Patients suffering from “hemineglect” cannot attend to, and hence cannot see, things presented to their left side. However, sometimes these ignored stimuli may be processed without awareness.
In a paper published in the May 2008 issue of Cortex, Jerome Sackur and colleagues at Unité de Neuroimagerie Cognitive, Paris France, reported that unconscious processing in hemineglect is not limited to low level features of the stimuli.
The research was carried out on 4 right-handed female patients (40-56 years old), suffering from left unilateral neglect secondary to right hemispheric stroke and 14 neurologically normal, right handed patients (6 females, 9 males, 19-32 years old). An additional group of 4 neurologically normal age-matched control subjects was separately tested on the main experiment.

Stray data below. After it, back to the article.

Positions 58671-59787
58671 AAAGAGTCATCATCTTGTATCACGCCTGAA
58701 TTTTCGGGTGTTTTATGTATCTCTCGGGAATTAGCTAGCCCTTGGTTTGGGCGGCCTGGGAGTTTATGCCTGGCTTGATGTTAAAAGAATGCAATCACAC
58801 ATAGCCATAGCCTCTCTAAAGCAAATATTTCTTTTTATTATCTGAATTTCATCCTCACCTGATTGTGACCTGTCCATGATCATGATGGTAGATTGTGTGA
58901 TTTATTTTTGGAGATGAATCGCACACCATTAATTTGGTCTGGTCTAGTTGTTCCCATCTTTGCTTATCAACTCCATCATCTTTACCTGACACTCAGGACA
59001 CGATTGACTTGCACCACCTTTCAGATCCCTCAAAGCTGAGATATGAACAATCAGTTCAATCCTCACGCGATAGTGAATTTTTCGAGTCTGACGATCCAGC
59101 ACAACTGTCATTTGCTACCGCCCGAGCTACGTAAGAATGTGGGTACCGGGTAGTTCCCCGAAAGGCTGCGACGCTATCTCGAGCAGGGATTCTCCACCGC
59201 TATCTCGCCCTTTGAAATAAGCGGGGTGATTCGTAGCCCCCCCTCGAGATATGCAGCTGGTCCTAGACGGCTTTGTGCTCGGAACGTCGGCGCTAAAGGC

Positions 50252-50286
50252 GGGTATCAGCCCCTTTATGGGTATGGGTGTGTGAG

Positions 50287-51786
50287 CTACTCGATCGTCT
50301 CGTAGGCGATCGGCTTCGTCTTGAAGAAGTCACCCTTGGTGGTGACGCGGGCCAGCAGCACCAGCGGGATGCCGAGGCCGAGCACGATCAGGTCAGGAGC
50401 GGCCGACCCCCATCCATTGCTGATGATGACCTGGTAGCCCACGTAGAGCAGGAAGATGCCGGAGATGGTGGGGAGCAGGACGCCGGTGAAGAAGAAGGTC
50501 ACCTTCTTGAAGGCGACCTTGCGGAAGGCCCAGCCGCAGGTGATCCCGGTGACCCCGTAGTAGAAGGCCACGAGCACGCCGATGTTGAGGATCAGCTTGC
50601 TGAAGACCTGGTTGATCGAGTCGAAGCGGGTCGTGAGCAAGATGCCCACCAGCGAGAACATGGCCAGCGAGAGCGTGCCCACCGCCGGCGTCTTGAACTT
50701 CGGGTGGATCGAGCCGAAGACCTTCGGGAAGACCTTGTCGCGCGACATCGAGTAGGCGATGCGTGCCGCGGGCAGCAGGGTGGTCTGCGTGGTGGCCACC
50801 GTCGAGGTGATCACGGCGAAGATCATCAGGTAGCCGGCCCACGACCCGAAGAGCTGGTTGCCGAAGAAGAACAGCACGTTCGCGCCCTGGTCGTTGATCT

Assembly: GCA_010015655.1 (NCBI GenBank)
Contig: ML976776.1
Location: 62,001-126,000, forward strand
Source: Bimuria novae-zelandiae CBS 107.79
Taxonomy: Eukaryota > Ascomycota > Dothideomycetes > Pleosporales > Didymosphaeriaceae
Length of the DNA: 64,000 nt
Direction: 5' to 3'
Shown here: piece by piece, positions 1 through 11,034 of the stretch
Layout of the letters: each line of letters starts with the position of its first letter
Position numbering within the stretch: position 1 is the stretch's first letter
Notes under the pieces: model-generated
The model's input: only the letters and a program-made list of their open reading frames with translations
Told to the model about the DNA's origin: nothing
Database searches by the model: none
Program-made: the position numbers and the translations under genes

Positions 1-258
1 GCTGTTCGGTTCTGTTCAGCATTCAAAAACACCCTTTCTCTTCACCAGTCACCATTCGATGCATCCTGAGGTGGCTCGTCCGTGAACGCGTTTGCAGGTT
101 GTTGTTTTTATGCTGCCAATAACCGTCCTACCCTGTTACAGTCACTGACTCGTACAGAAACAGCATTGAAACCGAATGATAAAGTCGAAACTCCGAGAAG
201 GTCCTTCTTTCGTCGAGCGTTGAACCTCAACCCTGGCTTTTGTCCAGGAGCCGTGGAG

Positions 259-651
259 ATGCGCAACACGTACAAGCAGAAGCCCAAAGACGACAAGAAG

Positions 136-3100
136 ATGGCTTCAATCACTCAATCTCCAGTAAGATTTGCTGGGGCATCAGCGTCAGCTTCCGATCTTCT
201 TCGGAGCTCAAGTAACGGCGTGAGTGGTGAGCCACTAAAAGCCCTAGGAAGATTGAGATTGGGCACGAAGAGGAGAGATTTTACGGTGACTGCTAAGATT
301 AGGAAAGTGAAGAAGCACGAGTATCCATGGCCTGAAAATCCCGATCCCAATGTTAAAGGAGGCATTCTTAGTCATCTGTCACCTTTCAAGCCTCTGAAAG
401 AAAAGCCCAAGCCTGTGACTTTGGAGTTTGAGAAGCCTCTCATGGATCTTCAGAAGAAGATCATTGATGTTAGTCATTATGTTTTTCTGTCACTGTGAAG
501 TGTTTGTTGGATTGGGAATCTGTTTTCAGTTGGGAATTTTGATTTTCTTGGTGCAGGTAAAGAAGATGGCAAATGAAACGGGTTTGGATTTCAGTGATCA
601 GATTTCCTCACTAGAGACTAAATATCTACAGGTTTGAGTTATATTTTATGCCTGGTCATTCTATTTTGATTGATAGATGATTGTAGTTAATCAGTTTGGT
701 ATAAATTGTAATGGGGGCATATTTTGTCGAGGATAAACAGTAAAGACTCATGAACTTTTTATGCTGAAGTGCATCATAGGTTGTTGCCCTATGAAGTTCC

By analyzing the results of their experiment, the authors showed that the brain may extract the meaning of symbols that the patient has not consciously perceived. Thus, digits or number words presented on the left side were not detected by hemineglect patients, but still their numerical value influenced the way these patients performed on a numerical task presented shortly thereafter.
“This study demonstrates that in hemineglect the left part of the world is not a ''blind'' region: in a way, patients read and understand unconsciously what is there” says Dr. Sackur, coordinator of the study. “However, the patients cannot make conscious use of this information”.
Explore further: Prenatal stem cell treatment improves mobility issues caused by spina bifida